Tom Norton's picture

As I was saying when I was rudely interrupted by the character counter, if you want to receive different digital stations on different digital sets, you'll need an RF signal splitter and a separate digital tuner (or converter box if the set it analog) for each set. These might include the tuners built into one or more of the sets. But passive splitters also split the energy of the signal, reducing the strength on each leg. Whether or not all the tuners/sets will receive enough signal strength to lock onto a station will, again, vary with the strength of the reception, but this time with the splitter, the RF wiring in your house, and the sensitivity of each tuner thrown into the mix. Enough variables, in fact, to make this a job for SuperInstaller, who will need sophisticated equipment to check signal strength and recommend appropriate boosters, etc.

Paul Matwiy's picture

Not to quibble with Tom's selection of the best Rodriguez audio cartoon, but my all time favorite was one where two men were listening to an analog tape recorder system. A sour faced woman was off to the side. The caption was (to paraphrase), "No, that's not tape hiss. Emma hates Bartok." And we did post the classic one (at a former audio store) of a repair manager cleaning out a customer's ears with a Q-tip.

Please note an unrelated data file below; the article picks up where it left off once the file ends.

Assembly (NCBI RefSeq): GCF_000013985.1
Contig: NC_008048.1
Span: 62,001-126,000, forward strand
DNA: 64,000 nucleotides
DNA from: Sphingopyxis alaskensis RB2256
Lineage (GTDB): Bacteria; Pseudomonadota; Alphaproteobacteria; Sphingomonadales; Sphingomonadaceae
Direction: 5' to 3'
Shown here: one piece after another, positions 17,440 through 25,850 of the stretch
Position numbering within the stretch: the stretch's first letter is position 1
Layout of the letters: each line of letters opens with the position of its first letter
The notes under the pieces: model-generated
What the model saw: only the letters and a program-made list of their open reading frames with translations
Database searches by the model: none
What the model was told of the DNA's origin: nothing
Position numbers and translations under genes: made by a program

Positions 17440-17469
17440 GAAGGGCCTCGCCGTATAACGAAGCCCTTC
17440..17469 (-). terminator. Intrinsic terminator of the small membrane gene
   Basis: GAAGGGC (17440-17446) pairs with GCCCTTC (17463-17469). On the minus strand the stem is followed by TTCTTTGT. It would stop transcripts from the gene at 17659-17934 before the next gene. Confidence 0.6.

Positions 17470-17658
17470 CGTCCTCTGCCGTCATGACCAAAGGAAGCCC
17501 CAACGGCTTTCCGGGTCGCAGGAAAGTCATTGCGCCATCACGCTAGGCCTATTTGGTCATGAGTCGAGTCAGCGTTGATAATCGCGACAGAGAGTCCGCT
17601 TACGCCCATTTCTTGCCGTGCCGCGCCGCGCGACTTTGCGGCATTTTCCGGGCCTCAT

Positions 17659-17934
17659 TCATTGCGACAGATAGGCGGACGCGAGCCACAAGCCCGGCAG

D G Weiss's picture

...and Recoton head cleaning fluid.

John Gannon's picture

Just caught this...always late to the game, I'd guess...but MY all-time favorite Rodriquez was a couple of hifi salesmen outside their store, in front of a huge sign reading something like "Hear the X-1, the World's Greatest Loudspeaker"...as they threw every other speaker to the curb in a pile for the trash pickup. Cheers!

Rodriquez's picture

When the Rodriquez book came out, my procrastination was enough to not purchase it, and by the time I was ready to buy, the book had ceased publication. Thanks to patience, one mint copy finally appeared on eBay, and I bid a huge amount to guarantee it would be mine. Fortunately, no one else bid (their loss) and I have it on my "treasured books" shelf. Every cartoon was worth the price of admission.